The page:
Google’s security analyst team, Project Zero (that works on finding vulnerabilities in the Android system) has announced the launch of its hacking contest to discover flaws in the mobile ecosystem. It is going to offer up to $200,000 in prize money to the first team. The goal is to find a bug chain that can give remote access to multiple Android devices by just knowing their email address or phone numbers.
Google calls it ‘The Project Zero Prize’, and is banking on the prize amount being a motivator for hackers to find flaws in the ecosystem. The first prize in the competition is $200,000; the second prize is $100,000 and the third prize is $50,000. There will be additional awards for winning entries that are able to find flaws in the Google’s operating system. Winners of the competition will be invited by the company to write a technical report on their entry, which will then be posted on the Project Zero Blog.
“This contest will be structured a bit differently than other contests. Instead of saving up bugs until there’s an entire bug chain, and then submitting it to the Project Zero Prize, participants are asked to report the bugs in the Android issue tracker. They can then be used as a part of submission by the participant any time during the six month contest period,” the Project Zero team said in a blog post.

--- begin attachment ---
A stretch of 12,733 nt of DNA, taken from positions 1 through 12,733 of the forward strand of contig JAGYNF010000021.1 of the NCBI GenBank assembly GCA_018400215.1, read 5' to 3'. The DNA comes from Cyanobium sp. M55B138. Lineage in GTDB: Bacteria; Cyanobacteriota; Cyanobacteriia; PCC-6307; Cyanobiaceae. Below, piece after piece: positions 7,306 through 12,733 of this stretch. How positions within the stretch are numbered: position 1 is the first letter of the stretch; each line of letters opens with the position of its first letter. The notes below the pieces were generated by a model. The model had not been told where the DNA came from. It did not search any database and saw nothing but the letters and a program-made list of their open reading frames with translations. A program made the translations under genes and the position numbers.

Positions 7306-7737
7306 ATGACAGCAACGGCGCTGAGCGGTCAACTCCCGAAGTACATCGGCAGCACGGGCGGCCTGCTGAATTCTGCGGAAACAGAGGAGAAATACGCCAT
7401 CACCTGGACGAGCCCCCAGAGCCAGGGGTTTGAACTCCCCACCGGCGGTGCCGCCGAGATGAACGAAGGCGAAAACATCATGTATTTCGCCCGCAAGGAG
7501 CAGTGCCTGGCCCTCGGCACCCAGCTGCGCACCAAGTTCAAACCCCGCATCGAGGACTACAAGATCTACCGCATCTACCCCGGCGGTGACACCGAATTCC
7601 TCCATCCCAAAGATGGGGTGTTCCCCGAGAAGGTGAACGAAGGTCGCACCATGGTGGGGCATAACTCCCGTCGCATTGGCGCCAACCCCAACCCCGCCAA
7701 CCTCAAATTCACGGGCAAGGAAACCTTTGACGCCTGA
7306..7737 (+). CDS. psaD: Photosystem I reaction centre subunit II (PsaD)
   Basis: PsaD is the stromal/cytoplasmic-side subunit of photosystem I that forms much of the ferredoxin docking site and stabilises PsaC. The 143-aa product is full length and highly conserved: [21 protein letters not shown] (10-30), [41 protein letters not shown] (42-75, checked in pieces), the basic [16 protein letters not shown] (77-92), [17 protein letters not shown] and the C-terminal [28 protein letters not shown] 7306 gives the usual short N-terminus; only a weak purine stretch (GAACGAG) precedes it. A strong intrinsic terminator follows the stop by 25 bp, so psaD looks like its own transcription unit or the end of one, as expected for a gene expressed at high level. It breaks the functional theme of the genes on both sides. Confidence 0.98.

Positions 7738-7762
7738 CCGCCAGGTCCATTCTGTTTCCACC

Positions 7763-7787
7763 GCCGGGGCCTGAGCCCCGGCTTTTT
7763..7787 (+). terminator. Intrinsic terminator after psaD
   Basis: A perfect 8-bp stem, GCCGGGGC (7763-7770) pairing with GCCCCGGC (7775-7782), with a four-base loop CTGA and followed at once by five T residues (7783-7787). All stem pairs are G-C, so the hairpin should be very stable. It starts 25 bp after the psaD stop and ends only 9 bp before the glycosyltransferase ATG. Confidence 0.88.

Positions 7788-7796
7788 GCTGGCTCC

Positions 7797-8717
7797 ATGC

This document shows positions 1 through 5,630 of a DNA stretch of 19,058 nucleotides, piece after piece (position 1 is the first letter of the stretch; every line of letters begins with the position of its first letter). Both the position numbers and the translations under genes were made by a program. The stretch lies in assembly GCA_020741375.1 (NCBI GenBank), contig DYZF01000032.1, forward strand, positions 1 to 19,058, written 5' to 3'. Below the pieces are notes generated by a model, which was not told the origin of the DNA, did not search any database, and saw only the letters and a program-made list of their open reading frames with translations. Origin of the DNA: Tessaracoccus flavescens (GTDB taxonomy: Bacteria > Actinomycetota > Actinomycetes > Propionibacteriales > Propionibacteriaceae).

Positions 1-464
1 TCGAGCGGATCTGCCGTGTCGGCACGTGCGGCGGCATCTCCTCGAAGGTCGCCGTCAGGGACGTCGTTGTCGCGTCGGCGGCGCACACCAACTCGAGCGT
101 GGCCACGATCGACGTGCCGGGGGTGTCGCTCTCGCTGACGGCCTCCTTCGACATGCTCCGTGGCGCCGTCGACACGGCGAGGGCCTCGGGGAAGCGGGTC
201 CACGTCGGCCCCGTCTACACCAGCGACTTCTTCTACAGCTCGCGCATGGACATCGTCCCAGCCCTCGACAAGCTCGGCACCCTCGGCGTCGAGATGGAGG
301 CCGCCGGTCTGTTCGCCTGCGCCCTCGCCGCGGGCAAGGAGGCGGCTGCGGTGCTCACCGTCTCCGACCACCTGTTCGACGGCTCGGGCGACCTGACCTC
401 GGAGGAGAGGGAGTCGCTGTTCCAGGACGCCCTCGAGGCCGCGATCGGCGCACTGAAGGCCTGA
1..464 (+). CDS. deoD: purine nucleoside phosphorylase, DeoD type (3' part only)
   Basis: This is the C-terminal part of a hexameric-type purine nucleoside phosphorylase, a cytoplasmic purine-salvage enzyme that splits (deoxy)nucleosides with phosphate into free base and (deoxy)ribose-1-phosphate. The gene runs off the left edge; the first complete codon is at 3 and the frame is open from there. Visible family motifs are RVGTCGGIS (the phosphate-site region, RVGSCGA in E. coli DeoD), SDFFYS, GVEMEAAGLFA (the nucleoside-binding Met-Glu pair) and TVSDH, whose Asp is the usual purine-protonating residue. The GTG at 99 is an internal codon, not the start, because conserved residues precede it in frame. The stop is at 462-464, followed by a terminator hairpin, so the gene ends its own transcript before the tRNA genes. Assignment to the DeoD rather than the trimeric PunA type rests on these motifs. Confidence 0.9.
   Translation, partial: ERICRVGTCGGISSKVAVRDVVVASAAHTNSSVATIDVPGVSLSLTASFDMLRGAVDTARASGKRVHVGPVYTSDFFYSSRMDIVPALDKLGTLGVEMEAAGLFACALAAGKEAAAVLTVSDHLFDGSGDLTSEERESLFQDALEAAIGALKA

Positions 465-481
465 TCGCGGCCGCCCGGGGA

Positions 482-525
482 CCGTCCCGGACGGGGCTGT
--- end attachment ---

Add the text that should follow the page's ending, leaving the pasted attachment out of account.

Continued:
The post also says that the full description of the exploits that are gound by hackers will be published on the Project Zero blog. All vulnerabilities and exploit techniques used in each winning submission will be made public.
Google hopes to improve the public body of knowledge with the contest on remote Android exploits and hopes to fix dangerous bugs that can affect the mobile ecosystem.
Earlier last month, a report from Check Point Software Technologies shared at DEF CON 24 explained how 900 million Android smartphones running Qualcomm chipsets are at risk from a QuadRooter vulnerability. Google has since acknowledged the vulnerability and has been pushing out updates to fix it.
QuadRooter is a set of four vulnerabilities affecting Android devices running on Qualcomm chipsets. Using any of these four vulnerabilities, an attacker can exploit a device by gaining root access to a user’s phone, or trigger privilege escalations.
Many mobile manufacturers have since sent OTA updates fixing the Quadrooter vulnerabilities for users.